With less than a year left, Microsoft has announced they will suspend support for Windows XP on April 8, 2014. Windows XP is still one of the most popular operating systems, accounting for approximately 20% of the traffic to CP Technologies’ web site. Microsoft has posted several blogs urging businesses to upgrade before time runs out.
“You should take action to move off of Windows XP,” Microsoft said. “After April 8, 2014, there will be no new security updates, non-security hotfixes, free or paid assisted support options, or online technical content updates.”
Windows XP is 12 years old. There have been three major iterations of Windows in that time (Vista, Win 7 and Win 8) with Windows 7 being the most popular and XP running number two.
In a study of 250 chief information officers, chief technology officers and IT managers at companies with more than 2,000 employees, more than half the respondents said they had yet to start addressing the problem, with only 42 percent saying they were already taking steps to upgrade their Windows software.
Research firm Gartner has found that the pressure to upgrade is not just coming from Microsoft: this year, 60 percent of independent software vendors are expected to have a new product release that does not work with Windows XP.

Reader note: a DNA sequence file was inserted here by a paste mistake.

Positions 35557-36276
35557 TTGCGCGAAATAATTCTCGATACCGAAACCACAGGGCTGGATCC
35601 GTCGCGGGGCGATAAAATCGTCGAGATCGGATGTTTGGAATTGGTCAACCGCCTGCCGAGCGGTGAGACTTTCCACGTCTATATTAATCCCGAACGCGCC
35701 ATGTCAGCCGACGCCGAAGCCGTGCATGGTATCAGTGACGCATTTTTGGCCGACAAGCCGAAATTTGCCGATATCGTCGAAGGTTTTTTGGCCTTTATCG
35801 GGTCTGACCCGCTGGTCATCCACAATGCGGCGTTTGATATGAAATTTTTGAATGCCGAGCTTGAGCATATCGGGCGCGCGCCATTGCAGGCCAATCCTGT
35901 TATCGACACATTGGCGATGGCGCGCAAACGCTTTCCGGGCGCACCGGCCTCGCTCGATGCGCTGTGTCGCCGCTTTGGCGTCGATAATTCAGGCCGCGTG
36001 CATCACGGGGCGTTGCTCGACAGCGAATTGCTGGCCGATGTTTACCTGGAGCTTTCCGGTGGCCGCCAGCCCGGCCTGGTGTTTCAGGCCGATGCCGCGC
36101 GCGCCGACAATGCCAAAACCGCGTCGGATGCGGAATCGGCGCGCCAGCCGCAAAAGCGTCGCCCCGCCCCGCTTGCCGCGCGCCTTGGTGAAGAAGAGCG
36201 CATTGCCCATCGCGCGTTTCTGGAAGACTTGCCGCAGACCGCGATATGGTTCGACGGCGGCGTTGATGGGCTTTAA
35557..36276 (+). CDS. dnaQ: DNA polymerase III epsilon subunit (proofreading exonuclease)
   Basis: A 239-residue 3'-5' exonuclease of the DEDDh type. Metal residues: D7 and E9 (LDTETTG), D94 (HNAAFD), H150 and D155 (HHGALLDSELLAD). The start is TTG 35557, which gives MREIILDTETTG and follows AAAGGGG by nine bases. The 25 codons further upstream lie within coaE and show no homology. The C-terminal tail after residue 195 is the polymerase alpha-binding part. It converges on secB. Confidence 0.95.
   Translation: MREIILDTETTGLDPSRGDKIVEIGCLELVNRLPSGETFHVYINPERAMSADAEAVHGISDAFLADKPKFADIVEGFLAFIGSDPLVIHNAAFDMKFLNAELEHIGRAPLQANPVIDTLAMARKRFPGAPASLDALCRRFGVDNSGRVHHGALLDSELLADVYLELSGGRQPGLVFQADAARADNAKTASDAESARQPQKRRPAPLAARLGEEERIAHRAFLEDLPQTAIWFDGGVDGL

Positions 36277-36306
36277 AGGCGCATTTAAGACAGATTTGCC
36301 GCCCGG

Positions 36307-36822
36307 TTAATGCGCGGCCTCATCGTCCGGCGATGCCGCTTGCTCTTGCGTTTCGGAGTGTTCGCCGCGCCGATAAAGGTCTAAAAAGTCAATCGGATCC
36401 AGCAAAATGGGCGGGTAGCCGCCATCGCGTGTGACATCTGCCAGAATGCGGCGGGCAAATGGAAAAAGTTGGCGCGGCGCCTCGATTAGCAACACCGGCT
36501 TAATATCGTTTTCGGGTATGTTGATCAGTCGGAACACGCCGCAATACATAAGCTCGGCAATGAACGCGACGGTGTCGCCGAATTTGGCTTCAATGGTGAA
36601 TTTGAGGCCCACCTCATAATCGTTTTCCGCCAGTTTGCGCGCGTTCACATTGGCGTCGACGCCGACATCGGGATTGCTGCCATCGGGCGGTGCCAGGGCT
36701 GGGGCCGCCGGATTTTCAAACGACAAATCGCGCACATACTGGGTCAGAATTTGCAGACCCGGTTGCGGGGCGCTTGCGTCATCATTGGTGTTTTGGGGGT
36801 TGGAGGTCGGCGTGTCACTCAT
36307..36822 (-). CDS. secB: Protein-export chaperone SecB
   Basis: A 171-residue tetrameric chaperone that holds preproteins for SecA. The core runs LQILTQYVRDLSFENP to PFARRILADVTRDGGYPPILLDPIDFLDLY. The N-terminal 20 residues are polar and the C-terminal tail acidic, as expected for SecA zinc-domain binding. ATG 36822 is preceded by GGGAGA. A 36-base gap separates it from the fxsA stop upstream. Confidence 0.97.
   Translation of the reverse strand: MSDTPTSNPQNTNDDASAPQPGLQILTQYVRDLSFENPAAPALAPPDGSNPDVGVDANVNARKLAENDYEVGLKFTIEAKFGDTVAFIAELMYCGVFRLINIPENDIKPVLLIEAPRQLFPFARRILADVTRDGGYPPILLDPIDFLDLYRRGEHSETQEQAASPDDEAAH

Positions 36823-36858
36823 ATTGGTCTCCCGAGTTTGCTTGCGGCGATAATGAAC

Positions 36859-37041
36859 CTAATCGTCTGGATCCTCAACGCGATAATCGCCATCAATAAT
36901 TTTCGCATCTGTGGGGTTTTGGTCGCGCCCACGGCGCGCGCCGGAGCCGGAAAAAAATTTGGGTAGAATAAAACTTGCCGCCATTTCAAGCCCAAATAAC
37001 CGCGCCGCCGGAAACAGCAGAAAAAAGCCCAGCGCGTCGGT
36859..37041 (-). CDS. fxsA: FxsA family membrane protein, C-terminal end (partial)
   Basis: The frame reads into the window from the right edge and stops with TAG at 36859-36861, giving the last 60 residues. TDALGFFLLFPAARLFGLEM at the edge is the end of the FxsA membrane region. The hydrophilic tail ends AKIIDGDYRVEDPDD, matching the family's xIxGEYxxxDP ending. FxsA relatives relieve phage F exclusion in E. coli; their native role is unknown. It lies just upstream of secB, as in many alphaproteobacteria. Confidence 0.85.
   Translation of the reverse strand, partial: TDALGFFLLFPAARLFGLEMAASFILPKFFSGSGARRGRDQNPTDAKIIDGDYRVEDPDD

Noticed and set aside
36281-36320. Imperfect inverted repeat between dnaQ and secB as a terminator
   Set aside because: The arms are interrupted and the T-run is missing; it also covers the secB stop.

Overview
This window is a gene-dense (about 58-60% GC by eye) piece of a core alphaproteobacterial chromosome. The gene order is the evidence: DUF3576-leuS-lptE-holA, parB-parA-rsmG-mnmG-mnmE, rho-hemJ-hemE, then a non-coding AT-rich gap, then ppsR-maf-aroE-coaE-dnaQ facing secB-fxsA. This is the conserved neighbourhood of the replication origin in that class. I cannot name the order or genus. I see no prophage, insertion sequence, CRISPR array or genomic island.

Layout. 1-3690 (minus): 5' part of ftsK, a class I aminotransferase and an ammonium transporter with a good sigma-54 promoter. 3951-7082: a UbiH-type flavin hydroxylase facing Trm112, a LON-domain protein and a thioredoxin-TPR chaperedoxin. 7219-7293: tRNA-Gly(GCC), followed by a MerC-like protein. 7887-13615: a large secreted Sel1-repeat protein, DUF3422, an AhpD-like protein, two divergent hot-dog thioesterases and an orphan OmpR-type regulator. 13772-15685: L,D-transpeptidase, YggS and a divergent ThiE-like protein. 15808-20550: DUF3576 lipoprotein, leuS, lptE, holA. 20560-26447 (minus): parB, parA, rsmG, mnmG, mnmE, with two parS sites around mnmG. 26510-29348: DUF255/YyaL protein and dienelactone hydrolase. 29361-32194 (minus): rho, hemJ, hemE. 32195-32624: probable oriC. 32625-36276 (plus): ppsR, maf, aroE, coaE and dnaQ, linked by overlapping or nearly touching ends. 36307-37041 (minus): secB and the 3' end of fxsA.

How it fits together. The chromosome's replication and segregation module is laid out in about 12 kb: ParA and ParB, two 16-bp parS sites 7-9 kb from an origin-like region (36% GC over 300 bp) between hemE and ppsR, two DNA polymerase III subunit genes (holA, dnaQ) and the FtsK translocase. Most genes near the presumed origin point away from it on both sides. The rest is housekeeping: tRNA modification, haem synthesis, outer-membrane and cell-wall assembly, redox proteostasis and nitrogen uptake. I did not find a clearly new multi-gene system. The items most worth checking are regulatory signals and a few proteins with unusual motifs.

Not having support means that organizations’ systems could be vulnerable to malware. New security vulnerabilities are always being discovered. Any unsupported device can be vulnerable to attack.
Many applications will no longer be supported while running on Windows XP. Organizations may be on their own to resolve issues and problems, which could result in system downtime. In addition, licenses for additional XP deployment may not be available.
The demise of Windows XP is of particular concern to the defense and embedded industrial markets in as much as application software has been specifically written for, tested and qualified with XP. Changing to a new operating system requires expensive man hours to requalify the application. In this time of budget cuts, the money for this effort may be particularly hard to find.
Microsoft originally eased the burden when they first announced end of life for XP by allowing Windows 7 Pro users to downgrade to a version of XP. This allowed businesses and defense to continue to support legacy software in the XP environment. But it appears that Microsoft has drawn a line in the sand and it is presently doubtful that additional extensions will be granted.
CP Technologies continues to support all versions of Windows including Windows XP Pro (via Windows 7 downgrade) as well as Windows 7 and Windows 8.